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Davis, who gained national attention for leading a filibuster against abortion restrictions, will likely face off against GOP Attorney General Greg Abbott.
♦By Rich Shumate, Chickenfriedpolitics.com editor
FORT WORTH, Texas (CFP) – Democratic State Senator Wendy Davis has launched a bid for Texas governor, hoping to ride notoriety from her filibuster against new abortion restrictions last summer all the way to the Lone Star State’s top office.
Davis, 50, kicked off her campaign at a high school in suburban Fort Worth. But despite her very public association with the issue of abortion, she did not mention the a-word during her opening announcement.
Instead, Davis chose a populist focus on fulfilling what she called “the promise of Texas,” including improving education and battling big-money interests in state politics.
“Real leaders know that real problems deserve real solutions,” Davis said. “That’s the approach I brought to Austin, and that’s what I’ll do as your next governor.”
Davis, a single mother who worked her way through college and then Harvard Law School, also said that “Texas deserves a leader who understands that making education a priority creates good jobs for Texans.”
With no other major Democrat yet in the race, she is seen as the most likely opponent for the expected Republican nominee, Attorney General Greg Abbott. The incumbent, Governor Rick Perry, is retiring after 14 years in office.
Given that no Democrat has won a statewide race since 1994, Abbott starts the race as the prohibitive favorite. He also currently has a more than 20-to-1 advantage in fundraising over Davis, although her national profile will probably enable her to narrow that gap.
However, a poll released October 2 by the Texas Lyceum, a non-partisan public interest group, showed Abbott leading Davis by only an eight-point margin, 29 percent to 21 percent, with half of Texas voters saying they’re still undecided. (The poll’s margin of error was plus or minus 3.5 percent.)
While Abbott’s lead is slight, the poll also showed that 55 percent of Texans approved of Perry’s job performance and 62 percent thought the state’s economy was better than the national economy — both figures that bode well for the GOP nominee.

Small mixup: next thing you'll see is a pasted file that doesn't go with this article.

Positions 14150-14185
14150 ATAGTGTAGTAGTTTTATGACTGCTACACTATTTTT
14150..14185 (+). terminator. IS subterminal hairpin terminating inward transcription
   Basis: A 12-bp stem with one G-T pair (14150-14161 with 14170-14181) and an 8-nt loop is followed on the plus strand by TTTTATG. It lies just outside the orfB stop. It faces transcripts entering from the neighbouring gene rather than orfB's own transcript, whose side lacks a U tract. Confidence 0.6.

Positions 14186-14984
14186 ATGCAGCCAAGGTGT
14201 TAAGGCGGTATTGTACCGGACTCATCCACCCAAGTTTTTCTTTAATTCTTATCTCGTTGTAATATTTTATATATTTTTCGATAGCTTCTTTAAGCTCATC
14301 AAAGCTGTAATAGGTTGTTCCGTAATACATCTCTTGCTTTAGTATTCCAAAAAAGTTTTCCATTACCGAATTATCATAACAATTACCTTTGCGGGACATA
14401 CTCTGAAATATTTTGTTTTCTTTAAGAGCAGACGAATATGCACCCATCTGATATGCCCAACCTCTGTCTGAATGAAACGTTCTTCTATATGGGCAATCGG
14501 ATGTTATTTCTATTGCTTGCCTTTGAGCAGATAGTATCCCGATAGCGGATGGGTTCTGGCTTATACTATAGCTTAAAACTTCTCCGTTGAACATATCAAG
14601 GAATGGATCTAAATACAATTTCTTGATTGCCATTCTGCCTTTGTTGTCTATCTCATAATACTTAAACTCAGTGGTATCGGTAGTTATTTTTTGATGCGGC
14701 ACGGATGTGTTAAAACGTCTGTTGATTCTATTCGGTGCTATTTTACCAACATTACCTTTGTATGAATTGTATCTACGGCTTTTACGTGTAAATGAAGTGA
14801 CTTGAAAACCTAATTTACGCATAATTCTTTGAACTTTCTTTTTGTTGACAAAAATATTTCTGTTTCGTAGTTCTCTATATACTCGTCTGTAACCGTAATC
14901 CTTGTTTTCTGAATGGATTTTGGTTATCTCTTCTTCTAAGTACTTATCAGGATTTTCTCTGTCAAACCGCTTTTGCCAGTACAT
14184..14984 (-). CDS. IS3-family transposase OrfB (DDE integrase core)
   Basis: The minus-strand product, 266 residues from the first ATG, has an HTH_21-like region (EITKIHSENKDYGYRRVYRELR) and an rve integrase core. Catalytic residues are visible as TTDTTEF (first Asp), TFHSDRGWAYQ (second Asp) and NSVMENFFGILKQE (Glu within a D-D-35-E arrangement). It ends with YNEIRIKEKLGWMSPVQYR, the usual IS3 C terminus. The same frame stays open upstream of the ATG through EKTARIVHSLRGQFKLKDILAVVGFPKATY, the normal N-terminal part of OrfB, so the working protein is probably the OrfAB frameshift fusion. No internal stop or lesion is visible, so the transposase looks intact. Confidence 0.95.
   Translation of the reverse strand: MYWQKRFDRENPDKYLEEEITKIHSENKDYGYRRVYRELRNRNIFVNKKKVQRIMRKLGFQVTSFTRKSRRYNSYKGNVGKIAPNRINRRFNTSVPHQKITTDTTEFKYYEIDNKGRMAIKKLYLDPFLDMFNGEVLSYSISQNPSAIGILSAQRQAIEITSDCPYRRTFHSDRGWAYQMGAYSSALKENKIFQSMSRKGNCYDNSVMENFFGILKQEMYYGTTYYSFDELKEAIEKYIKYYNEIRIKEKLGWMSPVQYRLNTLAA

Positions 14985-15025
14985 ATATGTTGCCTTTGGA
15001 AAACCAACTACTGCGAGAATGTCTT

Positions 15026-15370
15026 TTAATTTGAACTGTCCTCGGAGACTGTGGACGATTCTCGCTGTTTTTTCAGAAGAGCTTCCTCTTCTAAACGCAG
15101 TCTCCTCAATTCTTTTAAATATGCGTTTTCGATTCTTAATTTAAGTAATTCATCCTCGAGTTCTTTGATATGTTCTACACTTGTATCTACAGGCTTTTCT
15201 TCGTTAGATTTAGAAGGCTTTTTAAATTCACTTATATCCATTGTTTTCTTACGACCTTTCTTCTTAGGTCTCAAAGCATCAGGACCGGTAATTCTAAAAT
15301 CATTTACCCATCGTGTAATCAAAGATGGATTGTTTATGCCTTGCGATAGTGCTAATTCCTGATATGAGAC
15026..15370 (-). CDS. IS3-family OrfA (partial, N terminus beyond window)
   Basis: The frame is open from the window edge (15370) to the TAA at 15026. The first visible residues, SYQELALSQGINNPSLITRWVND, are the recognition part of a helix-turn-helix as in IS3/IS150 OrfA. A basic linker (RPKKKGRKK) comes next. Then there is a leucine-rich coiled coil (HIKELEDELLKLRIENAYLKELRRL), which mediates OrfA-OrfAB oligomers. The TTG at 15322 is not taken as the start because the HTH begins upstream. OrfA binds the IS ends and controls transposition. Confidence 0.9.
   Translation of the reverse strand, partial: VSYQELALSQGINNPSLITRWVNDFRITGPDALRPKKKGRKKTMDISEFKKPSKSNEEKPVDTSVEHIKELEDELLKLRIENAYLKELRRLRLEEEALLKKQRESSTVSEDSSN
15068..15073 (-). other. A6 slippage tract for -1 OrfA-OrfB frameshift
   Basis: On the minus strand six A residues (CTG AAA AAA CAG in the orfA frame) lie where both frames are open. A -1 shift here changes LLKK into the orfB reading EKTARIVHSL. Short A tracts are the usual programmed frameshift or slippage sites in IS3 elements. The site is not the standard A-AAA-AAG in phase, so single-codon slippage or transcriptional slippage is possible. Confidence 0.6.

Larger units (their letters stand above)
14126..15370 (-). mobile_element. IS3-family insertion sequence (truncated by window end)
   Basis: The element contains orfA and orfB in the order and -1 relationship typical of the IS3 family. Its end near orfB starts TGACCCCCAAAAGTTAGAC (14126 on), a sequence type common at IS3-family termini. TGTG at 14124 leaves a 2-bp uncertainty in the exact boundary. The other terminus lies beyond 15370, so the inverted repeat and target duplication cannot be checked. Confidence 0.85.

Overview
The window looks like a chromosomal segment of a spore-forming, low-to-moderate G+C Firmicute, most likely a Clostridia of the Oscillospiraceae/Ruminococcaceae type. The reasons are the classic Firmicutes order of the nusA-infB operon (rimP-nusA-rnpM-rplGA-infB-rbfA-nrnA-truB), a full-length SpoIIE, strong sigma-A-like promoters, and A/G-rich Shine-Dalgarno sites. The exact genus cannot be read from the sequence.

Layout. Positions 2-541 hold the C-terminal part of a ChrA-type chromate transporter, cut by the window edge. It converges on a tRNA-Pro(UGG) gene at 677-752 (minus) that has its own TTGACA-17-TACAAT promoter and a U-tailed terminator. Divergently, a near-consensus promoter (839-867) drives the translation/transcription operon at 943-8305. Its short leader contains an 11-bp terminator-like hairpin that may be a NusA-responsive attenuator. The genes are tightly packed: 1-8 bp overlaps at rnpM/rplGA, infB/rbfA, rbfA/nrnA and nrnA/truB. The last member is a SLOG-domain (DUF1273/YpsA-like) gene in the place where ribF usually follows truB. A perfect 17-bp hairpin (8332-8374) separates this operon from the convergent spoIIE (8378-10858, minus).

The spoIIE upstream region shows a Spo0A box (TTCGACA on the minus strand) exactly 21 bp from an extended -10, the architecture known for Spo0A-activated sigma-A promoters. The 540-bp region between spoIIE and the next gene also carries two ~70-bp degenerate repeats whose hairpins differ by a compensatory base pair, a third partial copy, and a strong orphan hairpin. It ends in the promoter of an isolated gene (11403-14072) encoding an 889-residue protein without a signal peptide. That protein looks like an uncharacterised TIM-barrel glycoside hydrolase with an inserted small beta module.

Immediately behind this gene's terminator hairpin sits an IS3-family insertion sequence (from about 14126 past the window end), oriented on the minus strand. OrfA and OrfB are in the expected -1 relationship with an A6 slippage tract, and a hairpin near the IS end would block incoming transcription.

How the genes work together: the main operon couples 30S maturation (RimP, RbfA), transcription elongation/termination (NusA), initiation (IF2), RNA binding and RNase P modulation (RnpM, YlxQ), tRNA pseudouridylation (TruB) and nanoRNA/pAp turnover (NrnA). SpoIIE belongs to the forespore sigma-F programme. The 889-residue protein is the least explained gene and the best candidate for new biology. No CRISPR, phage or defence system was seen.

Davis, who represents a Fort Worth-area district, is best known nationally for leading a more than 11-hour filibuster last June that delayed efforts by the Republican-controlled Texas Legislature to pass a anti-abortion bill.
The bill would have prohibited bill abortions after 20 weeks, required abortion clinics to meet the same requirements as outpatient surgery centers and forced abortion doctors to get admitting privileges at nearby hospitals.
Her filibuster ran out the clock on a special legislative session called by Perry. He promptly called another special session – which cost Texas taxpayers $800,000 – and the legislature passed the abortion restrictions, which are now being challenged in court.
Republicans who supported the measures said they were an effort to protect the health of women getting abortions at clinics and to protect unborn children past the fifth month of pregnancy. But Texas abortion clinics and their Democratic allies assailed the new rules, claiming that they would force many clinics to close and make abortions harder to obtain.
Abbott highlights his fights against Obamacare and gun control but avoids immigration.
(See announcement video below)
♦By Rich Shumate, Chickenfriedpolitics.com editor
SAN ANTONIO (CFP) — Republican Attorney General Greg Abbott has officially entered the race to be the next governor of Texas, launching his 2014 campaign by highlighting his fights against what he sees as infringements on constitutional freedoms and the overweening hand of the federal government.
“I didn’t invent the phrase ‘Don’t Mess with Texas,” but I have applied it more than anyone else,” says Abbott, who has sued the federal government 27 times during his three terms as state attorney general. “When it comes to our freedom and our future, I will never, never stop fighting. That why I’m asking you, the people of Texas, to elect me governor.”
Abbott, 55, made his announcement July 14 before a crowd of supporters in San Antonio, 29 years to the day since a freak accident left him paralyzed and in a wheelchair.
“On a steamy summer day like this, I went out for a jog. While I was jogging, a huge oak tree suddenly crashed down on me,” says Abbott. “Doctors inserted two steel rods up and down my vertebrae … Some politicians talk about having a spine of steel. I actually have one.”
Abbott’s speech touched on familiar conservative themes, such as his legal battles against Obamacare and gun control and his successful defense of a Ten Commandments display at the State Capitol in Austin.
However, in his kickoff speech, Abbott, whose wife is Hispanic, didn’t mention an issue near and dear to the nativist wing of his party – immigration. Noting the blending of Latino and white cultures in the Lone Star State, he said, “Dos casas, pero una fundacion. (“Two houses, but one foundation.)